“When she was working for me, it was that she was thinking about what she was doing when she was doing it. Not everybody was like that. It was as if I had somebody with a more advanced degree working for me. Her brain was on the topic and she would notice things that were out of whack. And she got along well with people,” he said.
Fowler said she’s simply concerned about public health and the coastal environment.
“I live here and I like it because I know I can go out in the middle of the river and jump off my boat and not have a concern and I’m sure a lot of other folks feel that way. I mean, why do the tourists come here? It’s the beautiful beaches,” she said.
Now, as Fowler looks ahead to retirement and spending more time with her daughter Mary, 23, and grandson Wayne, 4, along with her other passions – gardening, cooking and boating – she sees years of work to protect the public is in danger of being undone as state lawmakers chip away at waterway protections developed over the past 30 years.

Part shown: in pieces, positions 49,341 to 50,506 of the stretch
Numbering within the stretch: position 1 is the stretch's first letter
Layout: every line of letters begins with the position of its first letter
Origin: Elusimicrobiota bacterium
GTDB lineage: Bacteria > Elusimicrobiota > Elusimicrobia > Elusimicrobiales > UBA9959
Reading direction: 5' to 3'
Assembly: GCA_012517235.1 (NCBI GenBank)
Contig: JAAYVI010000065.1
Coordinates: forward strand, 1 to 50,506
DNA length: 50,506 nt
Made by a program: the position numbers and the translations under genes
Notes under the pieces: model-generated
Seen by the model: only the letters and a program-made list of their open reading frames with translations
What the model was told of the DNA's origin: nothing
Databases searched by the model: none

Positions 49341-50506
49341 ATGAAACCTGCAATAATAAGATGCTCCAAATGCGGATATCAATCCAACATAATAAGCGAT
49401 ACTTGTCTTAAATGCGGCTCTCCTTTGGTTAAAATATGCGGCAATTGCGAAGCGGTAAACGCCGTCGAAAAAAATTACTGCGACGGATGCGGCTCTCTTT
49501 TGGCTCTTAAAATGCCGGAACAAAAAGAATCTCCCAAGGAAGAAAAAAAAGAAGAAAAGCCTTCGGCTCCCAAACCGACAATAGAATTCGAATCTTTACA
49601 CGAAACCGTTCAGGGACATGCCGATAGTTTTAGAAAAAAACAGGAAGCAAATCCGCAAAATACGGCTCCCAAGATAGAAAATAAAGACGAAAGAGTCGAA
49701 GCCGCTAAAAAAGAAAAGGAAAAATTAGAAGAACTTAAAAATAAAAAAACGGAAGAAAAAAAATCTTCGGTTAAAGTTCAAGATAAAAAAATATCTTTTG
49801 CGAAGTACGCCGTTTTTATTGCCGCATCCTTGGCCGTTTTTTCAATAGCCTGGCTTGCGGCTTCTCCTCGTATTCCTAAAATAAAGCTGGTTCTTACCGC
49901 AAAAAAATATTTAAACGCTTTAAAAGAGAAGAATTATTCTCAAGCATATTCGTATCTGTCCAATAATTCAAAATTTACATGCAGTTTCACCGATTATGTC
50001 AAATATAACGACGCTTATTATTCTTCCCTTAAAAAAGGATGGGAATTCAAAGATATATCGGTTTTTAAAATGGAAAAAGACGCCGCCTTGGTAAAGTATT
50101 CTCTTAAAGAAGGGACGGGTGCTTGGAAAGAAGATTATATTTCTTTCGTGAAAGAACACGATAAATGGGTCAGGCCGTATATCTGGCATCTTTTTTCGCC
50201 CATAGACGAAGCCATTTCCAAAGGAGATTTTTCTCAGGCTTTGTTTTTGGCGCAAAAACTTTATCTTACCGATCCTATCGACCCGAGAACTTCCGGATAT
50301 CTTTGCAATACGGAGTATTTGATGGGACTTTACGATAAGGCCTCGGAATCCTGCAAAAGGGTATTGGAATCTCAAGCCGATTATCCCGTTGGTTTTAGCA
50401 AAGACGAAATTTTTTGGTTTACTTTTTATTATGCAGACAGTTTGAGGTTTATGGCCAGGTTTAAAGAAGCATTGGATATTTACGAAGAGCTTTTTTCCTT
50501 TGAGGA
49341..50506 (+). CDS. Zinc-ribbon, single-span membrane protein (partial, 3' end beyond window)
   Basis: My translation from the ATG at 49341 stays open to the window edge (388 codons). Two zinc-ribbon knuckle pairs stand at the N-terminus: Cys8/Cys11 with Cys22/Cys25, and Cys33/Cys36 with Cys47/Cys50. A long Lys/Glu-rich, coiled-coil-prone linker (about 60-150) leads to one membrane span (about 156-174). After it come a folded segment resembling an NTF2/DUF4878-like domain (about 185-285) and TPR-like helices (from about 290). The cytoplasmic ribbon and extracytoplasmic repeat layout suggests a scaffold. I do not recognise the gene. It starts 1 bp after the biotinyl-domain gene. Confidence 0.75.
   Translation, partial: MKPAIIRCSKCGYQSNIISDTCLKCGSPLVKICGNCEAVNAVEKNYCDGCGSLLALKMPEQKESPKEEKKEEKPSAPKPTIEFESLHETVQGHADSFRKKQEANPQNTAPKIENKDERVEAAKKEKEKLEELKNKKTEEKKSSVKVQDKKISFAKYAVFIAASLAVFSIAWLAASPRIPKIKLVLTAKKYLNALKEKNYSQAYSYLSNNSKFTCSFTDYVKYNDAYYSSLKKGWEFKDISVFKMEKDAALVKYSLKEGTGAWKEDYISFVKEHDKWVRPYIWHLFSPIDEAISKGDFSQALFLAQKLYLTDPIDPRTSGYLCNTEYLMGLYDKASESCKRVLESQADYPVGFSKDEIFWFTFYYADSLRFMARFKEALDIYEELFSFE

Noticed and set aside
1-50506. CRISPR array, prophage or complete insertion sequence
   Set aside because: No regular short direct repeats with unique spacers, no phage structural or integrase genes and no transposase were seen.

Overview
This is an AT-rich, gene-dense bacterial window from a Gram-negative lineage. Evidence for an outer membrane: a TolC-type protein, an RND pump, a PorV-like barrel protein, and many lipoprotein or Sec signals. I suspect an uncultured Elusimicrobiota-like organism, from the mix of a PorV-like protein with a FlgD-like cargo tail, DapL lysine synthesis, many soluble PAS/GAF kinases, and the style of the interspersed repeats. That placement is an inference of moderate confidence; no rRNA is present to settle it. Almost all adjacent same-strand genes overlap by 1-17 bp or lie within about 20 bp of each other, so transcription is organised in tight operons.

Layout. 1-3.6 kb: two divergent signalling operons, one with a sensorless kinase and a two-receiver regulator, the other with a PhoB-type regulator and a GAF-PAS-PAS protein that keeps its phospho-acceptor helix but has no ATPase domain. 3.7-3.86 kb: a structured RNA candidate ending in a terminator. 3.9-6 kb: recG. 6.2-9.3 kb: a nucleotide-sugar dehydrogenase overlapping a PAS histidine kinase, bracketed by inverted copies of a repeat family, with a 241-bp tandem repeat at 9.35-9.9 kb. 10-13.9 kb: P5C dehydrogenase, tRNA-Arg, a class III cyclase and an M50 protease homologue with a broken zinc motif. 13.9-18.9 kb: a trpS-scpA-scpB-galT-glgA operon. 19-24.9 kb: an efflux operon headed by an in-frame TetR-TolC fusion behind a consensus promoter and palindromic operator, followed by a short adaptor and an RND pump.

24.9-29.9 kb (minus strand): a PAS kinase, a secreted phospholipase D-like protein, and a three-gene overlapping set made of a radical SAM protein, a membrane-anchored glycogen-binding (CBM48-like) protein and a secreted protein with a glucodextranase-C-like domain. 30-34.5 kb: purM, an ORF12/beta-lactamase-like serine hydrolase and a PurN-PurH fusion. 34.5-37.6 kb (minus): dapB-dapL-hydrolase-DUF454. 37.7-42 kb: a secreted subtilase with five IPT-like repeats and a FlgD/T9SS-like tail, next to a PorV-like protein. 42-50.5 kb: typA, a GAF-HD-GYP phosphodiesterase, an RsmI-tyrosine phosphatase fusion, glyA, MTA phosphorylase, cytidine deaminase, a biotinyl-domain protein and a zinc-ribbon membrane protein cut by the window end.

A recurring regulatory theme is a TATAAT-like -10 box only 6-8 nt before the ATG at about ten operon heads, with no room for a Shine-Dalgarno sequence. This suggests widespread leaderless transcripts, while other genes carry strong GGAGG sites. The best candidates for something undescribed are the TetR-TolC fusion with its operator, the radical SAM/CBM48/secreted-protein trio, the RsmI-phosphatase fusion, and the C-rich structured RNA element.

Sources of Pollution
During the early 1980s, researchers were just beginning to understand the links between coastal development, stormwater runoff and pollution of shellfish waters.
“Back then is when we started noticing that after a significant rain event, when we would go out and do our routine sampling, we would see some higher bacteria counts,” said Fowler.
The resulting shellfish closures were necessary because the bacteria can be harmful to humans. The federal government mandated state shellfish sanitation programs in 1925 after a number of typhoid outbreaks in the Northeast from tainted oysters. The programs began as cooperative efforts of the federal government, the states and the shellfish industry. All coastal states have guidelines, from how to classify shellfish waters to how the product is harvested to temperature control during transport.
“Oysters, clams and mussels – molluscan shellfish – they’re filter feeders, so the waters that they come from have to be exceptionally clean. As far as water quality standards, shellfish harvesting is probably your highest standard,” Fowler said.
In the early 1980s, water quality problems were an emerging issue in North Carolina. Pollution of shellfish waters was affecting human health and the resulting closures of shellfish beds were hurting the coastal economy. That’s when state officials hesitantly began discussing ways to address coastal stormwater. Those efforts faced immediate opposition. Then in 1983 came the first statewide shellfish closure after a storm dumped large amounts of rainfall early that year. Fowler said the storm changed how her office operated.